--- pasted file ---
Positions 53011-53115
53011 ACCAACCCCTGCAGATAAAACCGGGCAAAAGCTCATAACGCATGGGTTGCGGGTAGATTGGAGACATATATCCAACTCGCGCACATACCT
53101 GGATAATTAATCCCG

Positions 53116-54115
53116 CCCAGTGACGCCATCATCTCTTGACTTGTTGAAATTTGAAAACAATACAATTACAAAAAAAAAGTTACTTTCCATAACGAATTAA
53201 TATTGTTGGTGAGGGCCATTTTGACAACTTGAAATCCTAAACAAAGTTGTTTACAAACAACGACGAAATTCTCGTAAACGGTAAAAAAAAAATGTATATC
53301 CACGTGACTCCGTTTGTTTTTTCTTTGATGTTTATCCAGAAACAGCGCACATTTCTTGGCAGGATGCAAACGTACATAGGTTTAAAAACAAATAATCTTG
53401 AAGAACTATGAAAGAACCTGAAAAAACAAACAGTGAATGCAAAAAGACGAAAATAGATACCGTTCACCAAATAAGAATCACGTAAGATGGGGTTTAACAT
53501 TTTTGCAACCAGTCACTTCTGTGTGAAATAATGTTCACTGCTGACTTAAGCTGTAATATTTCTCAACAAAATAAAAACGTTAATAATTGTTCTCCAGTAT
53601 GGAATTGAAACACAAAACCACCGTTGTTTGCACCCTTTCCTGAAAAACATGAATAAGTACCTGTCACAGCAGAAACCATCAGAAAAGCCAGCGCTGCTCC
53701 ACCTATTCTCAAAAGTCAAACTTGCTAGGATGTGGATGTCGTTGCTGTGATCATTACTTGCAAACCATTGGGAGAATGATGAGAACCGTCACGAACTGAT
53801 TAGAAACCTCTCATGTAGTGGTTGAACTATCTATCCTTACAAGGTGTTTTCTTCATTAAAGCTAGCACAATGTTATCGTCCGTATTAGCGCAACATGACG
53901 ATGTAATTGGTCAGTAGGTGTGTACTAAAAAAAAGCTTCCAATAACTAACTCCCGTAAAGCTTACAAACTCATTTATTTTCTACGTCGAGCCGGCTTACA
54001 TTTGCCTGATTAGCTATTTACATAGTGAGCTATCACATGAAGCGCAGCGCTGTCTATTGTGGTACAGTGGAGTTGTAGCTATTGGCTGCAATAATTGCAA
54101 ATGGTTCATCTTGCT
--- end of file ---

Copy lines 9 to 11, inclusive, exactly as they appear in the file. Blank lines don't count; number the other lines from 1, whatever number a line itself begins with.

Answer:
53501 TTTTGCAACCAGTCACTTCTGTGTGAAATAATGTTCACTGCTGACTTAAGCTGTAATATTTCTCAACAAAATAAAAACGTTAATAATTGTTCTCCAGTAT
53601 GGAATTGAAACACAAAACCACCGTTGTTTGCACCCTTTCCTGAAAAACATGAATAAGTACCTGTCACAGCAGAAACCATCAGAAAAGCCAGCGCTGCTCC
53701 ACCTATTCTCAAAAGTCAAACTTGCTAGGATGTGGATGTCGTTGCTGTGATCATTACTTGCAAACCATTGGGAGAATGATGAGAACCGTCACGAACTGAT